J. Jonah Jameson prize for literature
Updike stood in the audience at Stockholm as Saul Bellow received
his Nobel Prize in literature and, like Julius Caesar at the tomb
of Alexander the Great, wept.
Unlike Caesar, he wept not out of envy, but of the inescapable
knowledge that not only was he unworthy of the honor Bellow was
receiving, but that Bellow wasn't worthy either.
In fact, virtually no one who had ever been awarded the Nobel Prize
in literature was worthy, going back to the first non-entity who
beat out Leo Tolstoy.
Bellow and Updike, in the decades that followed that tragic-comic
literary spectacle of the mid-'70s, continued to blight the literary
landscape with awful novels about well-to-do American college professors
who have extramarital affairs. Their bleak irrelevance becomes increasingly
apparent, even as the claims made on their behalf by over-enthusiastic
literary critics become ever more absurdly hagiographic.
What does this have to do with "Spider-Man 2"? As Bugs
Bunny once sarcastically said while cross-examining Elmer Fudd about
his sexual orientation, "If you'll give me some latitude, your
honor, my line of questioning will become quite clear."
Jameson: Why not a prize named after the Daily Bugle's intrepid
Most contemporary novelists have abandoned the readers. Worse,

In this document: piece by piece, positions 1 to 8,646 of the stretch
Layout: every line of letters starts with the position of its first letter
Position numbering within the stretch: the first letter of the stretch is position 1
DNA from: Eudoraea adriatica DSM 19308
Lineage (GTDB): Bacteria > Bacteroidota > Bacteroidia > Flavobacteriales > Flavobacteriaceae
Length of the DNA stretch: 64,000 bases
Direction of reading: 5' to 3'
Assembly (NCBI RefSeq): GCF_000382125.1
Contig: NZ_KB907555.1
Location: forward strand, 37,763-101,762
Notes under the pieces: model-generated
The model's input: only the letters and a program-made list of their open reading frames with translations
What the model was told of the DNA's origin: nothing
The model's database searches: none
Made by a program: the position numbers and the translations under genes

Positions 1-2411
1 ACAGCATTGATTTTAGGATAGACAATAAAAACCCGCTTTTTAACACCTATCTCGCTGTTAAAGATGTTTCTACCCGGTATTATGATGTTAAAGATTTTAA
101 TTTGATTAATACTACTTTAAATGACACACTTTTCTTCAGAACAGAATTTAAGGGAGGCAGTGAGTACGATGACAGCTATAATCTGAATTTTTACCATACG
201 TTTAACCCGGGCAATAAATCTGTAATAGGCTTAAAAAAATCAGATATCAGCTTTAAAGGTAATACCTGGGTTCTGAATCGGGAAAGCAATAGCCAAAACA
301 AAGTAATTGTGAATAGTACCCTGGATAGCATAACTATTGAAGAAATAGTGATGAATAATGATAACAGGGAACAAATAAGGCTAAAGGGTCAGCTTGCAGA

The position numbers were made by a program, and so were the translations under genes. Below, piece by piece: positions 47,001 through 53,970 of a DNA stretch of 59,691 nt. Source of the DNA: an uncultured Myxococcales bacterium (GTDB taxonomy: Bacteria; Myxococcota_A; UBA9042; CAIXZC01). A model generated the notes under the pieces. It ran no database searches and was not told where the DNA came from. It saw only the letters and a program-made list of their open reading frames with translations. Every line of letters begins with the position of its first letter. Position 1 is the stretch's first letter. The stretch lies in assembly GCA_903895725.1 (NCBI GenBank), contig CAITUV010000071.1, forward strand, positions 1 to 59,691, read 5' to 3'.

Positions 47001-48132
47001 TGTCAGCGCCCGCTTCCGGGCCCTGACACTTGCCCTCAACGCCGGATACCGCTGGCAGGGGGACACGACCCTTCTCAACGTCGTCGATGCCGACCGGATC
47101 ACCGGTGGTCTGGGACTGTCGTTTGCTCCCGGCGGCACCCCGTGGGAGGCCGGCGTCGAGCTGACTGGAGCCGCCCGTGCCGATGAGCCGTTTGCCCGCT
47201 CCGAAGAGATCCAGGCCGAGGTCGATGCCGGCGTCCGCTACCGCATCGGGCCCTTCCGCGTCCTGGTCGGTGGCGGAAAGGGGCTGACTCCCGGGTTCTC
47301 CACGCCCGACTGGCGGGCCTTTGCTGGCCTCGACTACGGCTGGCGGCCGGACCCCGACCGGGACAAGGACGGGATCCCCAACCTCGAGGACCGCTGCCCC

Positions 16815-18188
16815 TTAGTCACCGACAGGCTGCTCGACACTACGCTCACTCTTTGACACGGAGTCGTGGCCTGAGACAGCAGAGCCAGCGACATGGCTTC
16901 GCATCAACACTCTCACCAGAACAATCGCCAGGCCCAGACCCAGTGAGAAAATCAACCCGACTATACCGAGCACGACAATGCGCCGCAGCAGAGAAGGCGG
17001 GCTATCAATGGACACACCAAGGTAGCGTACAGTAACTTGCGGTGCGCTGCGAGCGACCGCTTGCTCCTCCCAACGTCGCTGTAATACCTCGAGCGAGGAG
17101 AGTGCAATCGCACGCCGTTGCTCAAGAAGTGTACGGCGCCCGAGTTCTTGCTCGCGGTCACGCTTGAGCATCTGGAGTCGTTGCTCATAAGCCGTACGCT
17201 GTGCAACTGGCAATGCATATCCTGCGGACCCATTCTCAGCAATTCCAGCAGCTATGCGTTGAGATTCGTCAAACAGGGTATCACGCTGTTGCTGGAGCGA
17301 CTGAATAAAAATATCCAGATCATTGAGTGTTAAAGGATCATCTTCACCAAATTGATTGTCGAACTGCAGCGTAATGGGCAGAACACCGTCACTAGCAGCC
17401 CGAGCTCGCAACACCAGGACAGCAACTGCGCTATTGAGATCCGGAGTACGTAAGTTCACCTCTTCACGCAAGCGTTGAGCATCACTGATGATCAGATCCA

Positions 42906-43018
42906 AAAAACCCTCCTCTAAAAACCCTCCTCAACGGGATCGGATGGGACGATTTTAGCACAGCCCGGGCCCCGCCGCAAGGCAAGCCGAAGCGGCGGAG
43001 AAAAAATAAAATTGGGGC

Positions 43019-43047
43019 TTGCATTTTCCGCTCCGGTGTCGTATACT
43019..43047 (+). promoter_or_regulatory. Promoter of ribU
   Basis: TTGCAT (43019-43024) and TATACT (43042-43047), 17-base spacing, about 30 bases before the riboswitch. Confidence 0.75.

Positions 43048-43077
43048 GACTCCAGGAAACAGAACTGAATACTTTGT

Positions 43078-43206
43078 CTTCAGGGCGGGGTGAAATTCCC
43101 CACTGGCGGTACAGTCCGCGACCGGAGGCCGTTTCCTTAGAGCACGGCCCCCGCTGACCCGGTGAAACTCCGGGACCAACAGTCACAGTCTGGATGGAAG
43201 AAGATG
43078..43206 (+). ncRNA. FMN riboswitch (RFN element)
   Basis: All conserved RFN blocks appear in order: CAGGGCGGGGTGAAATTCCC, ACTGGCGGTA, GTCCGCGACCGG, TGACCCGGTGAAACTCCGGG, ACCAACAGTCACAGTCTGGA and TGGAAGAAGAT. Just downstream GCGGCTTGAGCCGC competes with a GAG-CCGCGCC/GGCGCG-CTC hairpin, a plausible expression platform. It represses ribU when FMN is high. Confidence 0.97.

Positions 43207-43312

literary critics, illiterate college students and malevolently ironic
Scandinavians have fanned the flames of bad writing by heaping awards
and honors on the worst offenders.
The universities are choked with teaching assistants who believe
that literature from Aeschylus to Shelley was an uninterrupted line
of bad writing, saved only by the timely arrival of Henry Miller
in the early 20th century (someone, sooner or later, will write
a bad book about it, inevitably titled "Prometheus Unsound").
In the current environment, even someone like Harold Bloom, who
genuinely enjoys reading, can be hoodwinked by a blowhard like Cormac
McCarthy. The result is that, even in a good bookstore, I am obliged
to leaf through massive slabs of overwrought Jack Kerouac and weighty
wedges of pretentious Ken Kesey in the hopes of finding an elusive
(and out of print) volume by Gerald Kersh. The few contemporary
writers who have enough compassion for their (dwindling) readers
to write good novels, such as Gore Vidal, Martin Amis and Bret Easton
Ellis, are ridiculed and derided.
If this trend continues, the printed word will not only die, it
will deserve to die. Choosing between whether to read the latest
favorably reviewed novel in The New York Times Book Review or to
watch "Spider-Man 2" is a pathetic exercise. The odds
are overwhelmingly in favor of the latter being a wiser investment
of one's time.
Kersh: elusive and out of print.
As bad as the state of entertainment is right now, it has the capacity
to get much worse. If Spider-Man begins having long conversations
with characters about the nature of morality, having extramarital
affairs, having long conversations about why he feels compelled
to have extramarital affairs, and starts coming up with half-baked
aphorisms about the meaning of life, then the dictatorship of the
novel of ideas will have completed the extension of its dominion
over the movie theatres.
Spider-Man has often had occasion (usually after failing to save
the life of his uncle, his girlfriend's father, his girlfriend herself)
to remark, "My God, what have I become?"
I, for one, hope that the answer will not be a character in a Rick